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Making is Hard To Do

By Dale Dougherty Co-founder of O’Reilly Media, Founding editor and publisher of Make magazine, Co-creator of Maker Faire

At the core of the maker movement is the idea that we are more than consumers; we are makers. We are producers, creators, builders and shapers. Makers are enthusiasts who love what they do and want to share it with others, as seen in Make Magazine. Makers are mostly amateurs.

Makers “scratch their own itch,” to use the phrase that Eric Raymond coined to describe what motivated Open Source developers. Making technology do what we want it to do and adapt it to our creative and personal goals is very satisfying. This desire to satisfy ourselves and our interests is at the heart of a growing DIY (do-it-yourself) culture. Yet this is a culture that is very personal and intensely social. Makers are builders of communities that organize around shared interests. We’ve seen the growth of maker communities, both online and local.

There’s no better place to meet makers than this weekend’s at the NY Hall of Science in Queens. You’ll meet hundreds of makers who exhibit their creative projects that use technology in innovative ways. You’ll be among thousands of others who we hope get their first hands-on experience making something and meeting others who are makers.

If consuming is meant to be easy, making is hard by comparison. While a lot of DIY projects may be easy to do, many of the projects that makers undertake are hard. Hard as in hardware. Working with hardware isn’t as hard as it used to be. Hardware is now benefiting from the same forces that allowed open source to reshape the software industry and create the web economy. Makers are part of a prototyping revolution that is inviting a new audience to design and develop products. Open technologies and new collaborative processes just might change the way we make things at work and home.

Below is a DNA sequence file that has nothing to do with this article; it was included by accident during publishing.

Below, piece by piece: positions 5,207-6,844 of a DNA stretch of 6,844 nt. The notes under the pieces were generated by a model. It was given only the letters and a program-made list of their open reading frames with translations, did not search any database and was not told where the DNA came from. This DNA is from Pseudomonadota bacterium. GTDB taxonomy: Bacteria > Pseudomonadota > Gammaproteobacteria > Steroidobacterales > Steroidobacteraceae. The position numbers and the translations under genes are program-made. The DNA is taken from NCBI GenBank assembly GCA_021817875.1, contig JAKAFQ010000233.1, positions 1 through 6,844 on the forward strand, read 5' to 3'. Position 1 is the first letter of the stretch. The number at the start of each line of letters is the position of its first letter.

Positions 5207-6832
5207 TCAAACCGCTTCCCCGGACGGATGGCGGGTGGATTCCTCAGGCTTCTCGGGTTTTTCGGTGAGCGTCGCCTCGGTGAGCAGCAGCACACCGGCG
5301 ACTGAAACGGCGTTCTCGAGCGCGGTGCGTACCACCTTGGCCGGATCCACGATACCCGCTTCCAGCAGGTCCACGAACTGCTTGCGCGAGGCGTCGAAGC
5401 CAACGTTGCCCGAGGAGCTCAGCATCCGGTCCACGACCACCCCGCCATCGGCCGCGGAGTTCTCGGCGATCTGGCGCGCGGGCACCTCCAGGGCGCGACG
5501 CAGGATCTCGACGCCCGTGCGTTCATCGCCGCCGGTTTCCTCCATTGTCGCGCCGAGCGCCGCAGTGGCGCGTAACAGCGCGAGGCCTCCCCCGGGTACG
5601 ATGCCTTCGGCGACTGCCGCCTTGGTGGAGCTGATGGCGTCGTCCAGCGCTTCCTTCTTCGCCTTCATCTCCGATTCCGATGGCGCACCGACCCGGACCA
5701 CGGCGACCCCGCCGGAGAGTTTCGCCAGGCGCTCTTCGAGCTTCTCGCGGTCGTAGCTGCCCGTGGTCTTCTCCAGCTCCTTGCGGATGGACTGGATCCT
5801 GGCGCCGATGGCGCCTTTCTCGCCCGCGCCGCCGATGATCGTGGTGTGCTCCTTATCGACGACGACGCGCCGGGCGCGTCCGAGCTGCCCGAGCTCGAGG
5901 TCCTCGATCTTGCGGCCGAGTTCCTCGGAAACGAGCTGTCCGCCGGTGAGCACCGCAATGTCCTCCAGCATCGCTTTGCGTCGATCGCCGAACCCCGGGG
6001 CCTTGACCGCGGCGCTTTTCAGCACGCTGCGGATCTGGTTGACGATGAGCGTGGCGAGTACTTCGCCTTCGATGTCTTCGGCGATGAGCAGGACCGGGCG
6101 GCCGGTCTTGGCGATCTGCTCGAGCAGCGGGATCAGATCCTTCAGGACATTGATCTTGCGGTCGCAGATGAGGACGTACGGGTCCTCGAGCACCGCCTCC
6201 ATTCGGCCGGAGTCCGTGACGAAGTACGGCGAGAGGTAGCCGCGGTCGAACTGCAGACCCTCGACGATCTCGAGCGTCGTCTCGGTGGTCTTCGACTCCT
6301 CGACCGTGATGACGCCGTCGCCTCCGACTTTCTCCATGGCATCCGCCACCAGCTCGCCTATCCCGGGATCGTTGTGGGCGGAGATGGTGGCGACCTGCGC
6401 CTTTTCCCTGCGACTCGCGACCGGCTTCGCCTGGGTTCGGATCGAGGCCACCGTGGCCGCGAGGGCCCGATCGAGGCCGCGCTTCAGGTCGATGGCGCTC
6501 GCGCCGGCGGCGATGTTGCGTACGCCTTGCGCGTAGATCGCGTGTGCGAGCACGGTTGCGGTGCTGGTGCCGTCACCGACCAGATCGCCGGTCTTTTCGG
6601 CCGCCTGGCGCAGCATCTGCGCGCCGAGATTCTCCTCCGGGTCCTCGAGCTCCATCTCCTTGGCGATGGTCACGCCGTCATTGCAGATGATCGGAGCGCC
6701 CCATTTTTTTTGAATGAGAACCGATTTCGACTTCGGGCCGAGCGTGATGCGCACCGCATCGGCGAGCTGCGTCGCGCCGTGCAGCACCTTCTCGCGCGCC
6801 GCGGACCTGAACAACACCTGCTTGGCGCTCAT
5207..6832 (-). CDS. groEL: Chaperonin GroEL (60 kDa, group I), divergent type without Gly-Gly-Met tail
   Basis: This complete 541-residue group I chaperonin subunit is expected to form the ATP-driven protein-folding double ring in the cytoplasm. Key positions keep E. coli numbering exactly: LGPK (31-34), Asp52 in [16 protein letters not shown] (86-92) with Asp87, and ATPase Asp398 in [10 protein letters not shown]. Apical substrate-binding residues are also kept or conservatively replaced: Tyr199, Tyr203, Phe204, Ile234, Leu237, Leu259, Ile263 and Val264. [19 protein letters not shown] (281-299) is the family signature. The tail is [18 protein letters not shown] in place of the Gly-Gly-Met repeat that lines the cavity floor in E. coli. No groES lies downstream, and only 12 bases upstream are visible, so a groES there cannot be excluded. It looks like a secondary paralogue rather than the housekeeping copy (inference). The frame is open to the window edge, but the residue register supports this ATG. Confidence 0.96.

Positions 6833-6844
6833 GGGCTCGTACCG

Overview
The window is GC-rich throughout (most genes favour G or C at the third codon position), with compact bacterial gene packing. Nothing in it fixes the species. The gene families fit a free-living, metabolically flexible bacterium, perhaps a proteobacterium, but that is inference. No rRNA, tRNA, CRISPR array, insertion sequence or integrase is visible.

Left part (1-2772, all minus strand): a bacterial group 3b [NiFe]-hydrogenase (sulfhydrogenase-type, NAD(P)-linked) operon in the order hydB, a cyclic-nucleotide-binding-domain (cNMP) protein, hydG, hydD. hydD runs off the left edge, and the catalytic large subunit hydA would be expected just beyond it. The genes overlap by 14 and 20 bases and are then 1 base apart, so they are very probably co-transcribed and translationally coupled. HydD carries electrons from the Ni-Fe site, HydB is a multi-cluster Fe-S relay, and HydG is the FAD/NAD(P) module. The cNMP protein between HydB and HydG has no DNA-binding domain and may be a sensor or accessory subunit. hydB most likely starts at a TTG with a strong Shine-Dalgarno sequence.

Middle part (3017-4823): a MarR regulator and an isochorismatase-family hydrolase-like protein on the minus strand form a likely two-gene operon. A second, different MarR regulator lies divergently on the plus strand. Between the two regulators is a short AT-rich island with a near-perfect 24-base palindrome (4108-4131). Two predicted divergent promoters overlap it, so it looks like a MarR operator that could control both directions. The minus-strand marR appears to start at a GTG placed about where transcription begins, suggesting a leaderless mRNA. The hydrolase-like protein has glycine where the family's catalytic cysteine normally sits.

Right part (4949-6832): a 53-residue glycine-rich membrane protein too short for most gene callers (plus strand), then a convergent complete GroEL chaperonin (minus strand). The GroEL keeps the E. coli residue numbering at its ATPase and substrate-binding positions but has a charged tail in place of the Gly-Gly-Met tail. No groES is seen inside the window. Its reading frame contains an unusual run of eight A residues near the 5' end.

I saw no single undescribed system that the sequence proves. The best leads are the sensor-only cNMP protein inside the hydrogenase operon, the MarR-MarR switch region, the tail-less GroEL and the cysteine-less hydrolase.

Yet if the maker movement is to continue to grow, we must understand the importance of community building and broadening participation. Maker Faire has served as a catalyst for community building. There are over 60 Maker Faires worldwide this year. Maker Faire helps to identify makers so they can find each other in a community. It also helps to invite others to participate and learn to become makers.

The growth of hackerspaces and makerspaces is crucial to the success of the maker movement. These physical workshops organize tools, materials and expertise for people. They help to prepare makers and train them to do things that many of us would think are hard to do. It’s also important that these workshops be available for young people. Many existing spaces cannot serve young people because of liability reasons. We need find ways to include young people in the existing spaces or by setting up unique spaces that are focused on the needs of young makers. That’s become a personal goal of mine – to extend the maker movement to schools and reach more young people.

We need more places in our community where young people can go to learn and gain the experience of making. And we need more mentors and other volunteers to provide expertise and personal support. We have two key initiatives: the MENTOR Makerspace program and the non-profit Maker Education Initiative. The Makerspace program is a DARPA funded program to establish physical workspaces in up to 1,000 high schools over the next three years. We have just launched our initial round of pilot schools in the Bay Area.

We’ve also set up the non-profit Maker Education Initiative to work with partners to develop model programs that provide more opportunities in our communities for young people to engage in making. One of its programs is Maker Corps, which will help organize volunteers in communities to help develop young makers.

We want everyone to understand that they can become makers. While it’s not necessarily easy, it is possible. For those makers who develop and share their own creative projects, it can be very satisfying.

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